CB: How long have you been gigging in comedy?
CMF: I started gigging when living in Los Angeles in 2007. I performed for 6-months and after a few year hiatus I began performing again on the 6th January 2011. Haven’t looked back since. I gigged over 400 times and performed in 5 different countries thus far (Ireland, United States of America, England, Spain and The Netherlands)
CB: How would you describe your comedy?
CMF: Brainy, bizarre and boisterous is what my bio says, for alliteration purposes. I love to explore comedy, to test the limits and have fun with laughter, get people thinking and laughing at areas or aspects that perhaps they hadn’t approached before, and/or, giving another point of view or side to the story.
I enjoy dealing with the debaucherous topics that present themselves daily, the stimulating humdrum thoughts that provoke amusement and the oddball anecdotes that bring a smile to your face. There’s a method to my madness ladies and gentleman…
CB: Which comedians influence your comedy?
CMF: Bill Hicks, Louis C.K., Stewart Lee, Billy Connolly, Richard Pryor, Eddie Murphy, Dermot Morgan, Tommy Tiernan, Dylan Moran, George Carlin, Chris Rock, Pat Shortt, Bill Burr, Patrice O’Neal, Marc Maron, John Colleary, Rory Scovel… the list goes on…
CB: Did you always want to go into comedy?
CMF: Yes, even when I didn’t know, I knew… even though I… you catch my drift.
CB: How do you go about writing your material?
CMF: I write in my head constantly and bring the pen to the paper every day… Every. Single. Day! Whether on or off the stage, in front of a notebook, or walking around, my heads thinking in the hopes that the ideas will flourish.
CB: Do you gig as a stand-up full time or is it more of a part-time hobby? If so, do you find that your main job influences your material?
CMF: I gig full time and do whatever is necessary to continue to do so until I can make a living through comedy.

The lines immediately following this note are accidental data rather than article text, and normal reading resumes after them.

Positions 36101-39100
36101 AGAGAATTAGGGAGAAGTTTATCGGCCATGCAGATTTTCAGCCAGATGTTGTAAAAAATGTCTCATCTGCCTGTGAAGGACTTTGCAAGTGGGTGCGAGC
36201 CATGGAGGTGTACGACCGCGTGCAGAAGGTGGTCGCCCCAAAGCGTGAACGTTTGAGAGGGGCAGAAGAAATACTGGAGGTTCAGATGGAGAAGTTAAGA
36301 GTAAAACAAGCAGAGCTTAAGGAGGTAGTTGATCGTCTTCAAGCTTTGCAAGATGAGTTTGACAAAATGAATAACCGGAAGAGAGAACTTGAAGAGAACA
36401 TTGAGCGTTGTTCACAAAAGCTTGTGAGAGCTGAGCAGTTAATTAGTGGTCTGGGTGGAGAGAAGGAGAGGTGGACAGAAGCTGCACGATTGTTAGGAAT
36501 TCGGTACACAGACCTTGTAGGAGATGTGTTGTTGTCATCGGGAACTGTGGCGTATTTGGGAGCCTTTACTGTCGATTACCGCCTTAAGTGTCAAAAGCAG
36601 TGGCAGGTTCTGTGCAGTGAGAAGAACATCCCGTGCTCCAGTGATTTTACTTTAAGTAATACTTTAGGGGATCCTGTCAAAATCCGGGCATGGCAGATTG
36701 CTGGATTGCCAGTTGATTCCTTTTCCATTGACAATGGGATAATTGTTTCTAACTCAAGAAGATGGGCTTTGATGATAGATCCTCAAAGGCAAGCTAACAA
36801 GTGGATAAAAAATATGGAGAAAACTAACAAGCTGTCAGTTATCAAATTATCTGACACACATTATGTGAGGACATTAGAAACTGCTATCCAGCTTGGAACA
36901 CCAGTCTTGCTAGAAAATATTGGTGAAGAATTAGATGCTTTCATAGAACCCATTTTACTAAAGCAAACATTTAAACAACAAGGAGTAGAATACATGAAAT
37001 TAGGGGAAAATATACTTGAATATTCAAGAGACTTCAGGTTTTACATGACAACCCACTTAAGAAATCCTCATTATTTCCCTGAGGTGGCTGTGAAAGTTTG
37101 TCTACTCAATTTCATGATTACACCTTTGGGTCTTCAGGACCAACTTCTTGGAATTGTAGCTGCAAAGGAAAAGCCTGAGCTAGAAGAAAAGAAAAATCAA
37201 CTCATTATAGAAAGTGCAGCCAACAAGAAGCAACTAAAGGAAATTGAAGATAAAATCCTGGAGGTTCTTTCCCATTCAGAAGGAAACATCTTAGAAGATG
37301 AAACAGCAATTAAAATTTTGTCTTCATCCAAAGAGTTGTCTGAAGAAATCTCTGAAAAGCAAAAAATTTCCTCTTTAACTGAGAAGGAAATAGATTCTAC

The day-to-day grind definitely comes across in my material. Life is the most interesting topic in my opinion; you can’t beat human beings, human nature and our relationship to the world around. We’re hilarious creatures… people… works in progress…?
CB: What do you find the most enjoyable and frustrating parts of the amateur comedy circuit?
CMF: The journey is the most enjoyable. The small victories, good gigs, it’s a lot of fun when my words are getting laughs and I’m connecting with the audience in stride.
The most frustrating is overly hyped gigs that are only promoted on Facebook… Even when they say there’s going to be LOADS! Thus leading to a gig that nobody shows up to because nobody did anything to inform people that the gig was on. Common sense, even among comedians, still lacks – in certain areas.
CB: What’s your favourite type of audience to perform to?
CMF: An open minded one…
CB: Have you been heckled a lot since you’ve started gigging? Do you enjoy being heckled? What’s the best heckle you’ve had?
CMF: I have been heckled, sometimes it’s enjoyable, other times not – alcohol usually has a strong say in the matter.
I was doing a small open mic in a hotel bar; I was 30-seconds into my set and a drunk guy jumped up and tried and wrestle the mic off me. He lost the tug of war and resolved to tell a joke without the microphone, about writing a book about failure – he got a simmering laugh. He then proceeded to attempt to sit on a barstool and fell on his ass; was a unique moment in time that was funny as hell. Sadly only the crowd of 5 had the pleasure of the experience – I’d say the drunken guy forgot about it, though he’d acquired another story for his book…
CB: What advice would you give to new acts thinking of starting out in comedy?
CMF: Do it for the right reasons and enjoy the gluttonous feast of failures…